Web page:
So how can we discover the optimal tradeoff? By allowing people to make that tradeoff for him or herself, but of course feel free to advertise in favor of helmets. I wear mine all the time because my opportunity cost = significant loss of future profit from brain damage. (My profit = future prestige, capability to learn, write, earn money, make jokes, etc.--who knows what I may lose with the possibility of brain damage?) I won't risk it, but others may have lower or different opportunity costs. I acknowledge that I am in no position to dismiss their opportunity costs; however, some ITT (you, AAFitz) are being presumptuous by not acknowledging this.

Besides, the market has companies which will advertise--and beg--for people to buy their helmets. This is the profit motive at work. It aligns self-interest into complementing the general interest (a.k.a. Adam Smith's Invisible Hand).

And here's another thing about law and economics. Without a helmet mandate, then individual preferences for more coolness and whatever are allowed to be revealed. Entrepreneurs, who are seeking profits through helmet-production, now have the incentive to discover these preferences and then create cool-looking helmets which consumers are free to choose at a price. However, with a mandatory helmet law, those preferences are quashed*, thus the profit opportunity remains hidden or constrained.

*(Of course, those who break the law can reveal their preferences, but this is beside the point.)

    Before we jump up and support a prohibition against Not Wearing Helmets, we should really consider the capabilities of the market, the unintended consequences, the extreme limit of one's knowledge of other people's preferences, the special interest groups who may benefit from that law (police, city governments through police tickets, local Business Bureaus), the politicians, and the judges. Most importantly, we should reflect upon the opportunities that we may lose.

    Instead, some loud minority insists upon Helmet Laws, and--get this--"for the common good." And, that law gets passed. Which sounds better? To me, it's the former, cautious argument, but this latter argument--wrapped in the guise of common good--usually fails to acknowledge what it tramples underneath.

So, taken all together, plus the other objections mentioned earlier (TG's for instance), it doesn't seem you have much of an argument here--other than repeating essentially the same argument. We can choose to live in a freer society and allow others to benefit each other on a voluntary basis--free of unnecessary government intervention. Or we can overlook all these opportunities and all of those individual preferences by staunchly supporting another mindless law.

I'm in favor of a freer society, are you?

/thread
edit3: (replace key terms, apply this to other threads, and /thread those threads).
Last edited by BigBallinStalin on Mon Mar 11, 2013 9:41 pm, edited 3 times in total.
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Re: Bike helmet laws shown to reduce number of injuries

Postby BigBallinStalin on Mon Mar 11, 2013 9:36 pm

Neoteny wrote:I am pro-people-too-ridiculous-to-wear-a-helmet-removing-themselves-from-the-genepool. As long as they don't do it on my car, because I worry about it being contagious.


Voluntary eugenics---with no coercive power of the state at play?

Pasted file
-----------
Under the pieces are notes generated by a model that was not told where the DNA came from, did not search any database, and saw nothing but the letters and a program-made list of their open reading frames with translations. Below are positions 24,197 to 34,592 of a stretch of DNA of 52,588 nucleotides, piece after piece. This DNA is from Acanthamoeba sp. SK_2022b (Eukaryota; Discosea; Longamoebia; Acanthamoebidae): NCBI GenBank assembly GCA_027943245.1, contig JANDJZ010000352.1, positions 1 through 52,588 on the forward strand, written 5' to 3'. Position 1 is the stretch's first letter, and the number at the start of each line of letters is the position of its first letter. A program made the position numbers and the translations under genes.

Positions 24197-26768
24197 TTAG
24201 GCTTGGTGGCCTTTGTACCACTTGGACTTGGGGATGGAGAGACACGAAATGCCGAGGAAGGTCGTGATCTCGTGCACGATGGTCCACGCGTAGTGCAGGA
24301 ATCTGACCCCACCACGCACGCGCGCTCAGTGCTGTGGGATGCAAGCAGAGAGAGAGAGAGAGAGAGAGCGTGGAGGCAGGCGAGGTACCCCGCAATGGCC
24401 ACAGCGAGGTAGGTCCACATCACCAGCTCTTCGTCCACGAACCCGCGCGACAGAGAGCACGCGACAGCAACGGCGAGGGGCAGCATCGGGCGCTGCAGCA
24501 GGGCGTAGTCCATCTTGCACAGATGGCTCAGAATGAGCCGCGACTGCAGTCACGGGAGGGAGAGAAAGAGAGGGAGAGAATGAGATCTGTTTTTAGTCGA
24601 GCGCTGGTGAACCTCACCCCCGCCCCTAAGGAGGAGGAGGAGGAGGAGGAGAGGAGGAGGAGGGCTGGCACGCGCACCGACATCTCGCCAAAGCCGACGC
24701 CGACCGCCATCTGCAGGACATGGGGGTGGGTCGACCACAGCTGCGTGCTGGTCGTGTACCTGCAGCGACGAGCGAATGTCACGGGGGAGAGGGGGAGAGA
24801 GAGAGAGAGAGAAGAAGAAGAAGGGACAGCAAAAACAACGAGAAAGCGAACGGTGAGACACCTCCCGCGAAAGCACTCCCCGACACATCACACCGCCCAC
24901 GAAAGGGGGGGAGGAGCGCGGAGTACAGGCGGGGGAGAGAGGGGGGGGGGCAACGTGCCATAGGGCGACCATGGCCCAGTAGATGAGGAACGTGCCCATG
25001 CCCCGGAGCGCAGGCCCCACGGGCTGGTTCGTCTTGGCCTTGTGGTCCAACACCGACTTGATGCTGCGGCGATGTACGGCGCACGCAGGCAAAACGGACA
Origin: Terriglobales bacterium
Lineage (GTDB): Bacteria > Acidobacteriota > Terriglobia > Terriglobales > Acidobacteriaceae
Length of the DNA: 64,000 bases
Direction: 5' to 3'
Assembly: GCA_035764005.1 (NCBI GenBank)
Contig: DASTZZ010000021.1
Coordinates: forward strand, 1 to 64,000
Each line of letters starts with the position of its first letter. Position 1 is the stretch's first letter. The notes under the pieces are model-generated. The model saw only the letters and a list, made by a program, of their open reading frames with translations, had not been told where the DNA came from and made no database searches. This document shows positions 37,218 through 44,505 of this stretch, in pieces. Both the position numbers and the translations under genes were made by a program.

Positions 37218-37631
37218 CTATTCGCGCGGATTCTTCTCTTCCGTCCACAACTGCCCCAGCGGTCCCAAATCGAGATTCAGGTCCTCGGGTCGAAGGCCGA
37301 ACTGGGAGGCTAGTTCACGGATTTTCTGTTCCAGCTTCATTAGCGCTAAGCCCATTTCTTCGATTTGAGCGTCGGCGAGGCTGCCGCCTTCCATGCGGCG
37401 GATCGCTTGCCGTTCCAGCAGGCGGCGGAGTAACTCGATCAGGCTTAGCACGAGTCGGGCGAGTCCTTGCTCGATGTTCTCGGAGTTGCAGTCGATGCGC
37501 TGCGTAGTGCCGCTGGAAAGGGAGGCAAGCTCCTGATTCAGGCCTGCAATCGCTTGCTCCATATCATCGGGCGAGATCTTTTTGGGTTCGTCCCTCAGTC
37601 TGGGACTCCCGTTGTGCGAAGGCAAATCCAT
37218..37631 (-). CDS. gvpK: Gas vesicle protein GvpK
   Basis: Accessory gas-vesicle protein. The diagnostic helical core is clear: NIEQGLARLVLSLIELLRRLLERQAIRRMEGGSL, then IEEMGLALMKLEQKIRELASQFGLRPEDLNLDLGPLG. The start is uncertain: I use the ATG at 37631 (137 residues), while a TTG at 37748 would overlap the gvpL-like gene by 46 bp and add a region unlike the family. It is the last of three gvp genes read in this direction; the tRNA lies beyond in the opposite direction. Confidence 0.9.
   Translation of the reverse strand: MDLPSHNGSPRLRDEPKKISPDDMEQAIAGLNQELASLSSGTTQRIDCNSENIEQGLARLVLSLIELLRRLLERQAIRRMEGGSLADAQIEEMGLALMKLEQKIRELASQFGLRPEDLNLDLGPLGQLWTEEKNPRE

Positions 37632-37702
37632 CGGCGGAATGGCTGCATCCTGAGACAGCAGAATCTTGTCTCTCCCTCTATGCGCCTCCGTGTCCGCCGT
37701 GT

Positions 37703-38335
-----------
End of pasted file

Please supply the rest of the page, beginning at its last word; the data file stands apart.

Hmm... a firm stance, but it does have its benefits!
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Re: Bike helmet laws shown to reduce number of injuries

Postby Army of GOD on Mon Mar 11, 2013 10:13 pm

Frigidus wrote:Jesus, there are actually people opposed to bike helmet laws.

Edit:
crispybits wrote:Wearing a helmet while cycling is hardly an infringement on freedom any more than people having to wear clothes in shopping malls.


I was trying to think of a comparable complaint that is obviously ludicrous, but I couldn't come up with a good one. Thank you crispybits.


C'mon, even my left testicle can tell this is a terrible analogy. The reason clothes are necessary is because nobody wants to see nietzsche's schlong out in public. It's a PUBLIC protection thing...it has nothing to do with protecting the non-clothes-wearer from themself. Helmet laws are.

I would only support helmet laws if the government handed out helmets. Otherwise, no.

inb4 "HURRDURR YOURE AN IDIOT I HOPE YOU CRASH AND DIE WITHOUT A HELMET"
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Re: Bike helmet laws shown to reduce number of injuries

Postby BigBallinStalin on Mon Mar 11, 2013 10:34 pm

Army of GOD wrote:
Frigidus wrote:Jesus, there are actually people opposed to bike helmet laws.

Edit:
crispybits wrote:Wearing a helmet while cycling is hardly an infringement on freedom any more than people having to wear clothes in shopping malls.


I was trying to think of a comparable complaint that is obviously ludicrous, but I couldn't come up with a good one. Thank you crispybits.


C'mon, even my left testicle can tell this is a terrible analogy. The reason clothes are necessary is because nobody wants to see nietzsche's schlong out in public. It's a PUBLIC protection thing...it has nothing to do with protecting the non-clothes-wearer from themself. Helmet laws are.

I would only support helmet laws if the government handed out helmets. Otherwise, no.

inb4 "HURRDURR YOURE AN IDIOT I HOPE YOU CRASH AND DIE WITHOUT A HELMET"


That's rational, but it's not a morally good stance.
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Re: Bike helmet laws shown to reduce number of injuries

Postby TA1LGUNN3R on Tue Mar 12, 2013 12:50 am

Lootifer wrote:Diet and prophylactic laws would be unenforcable;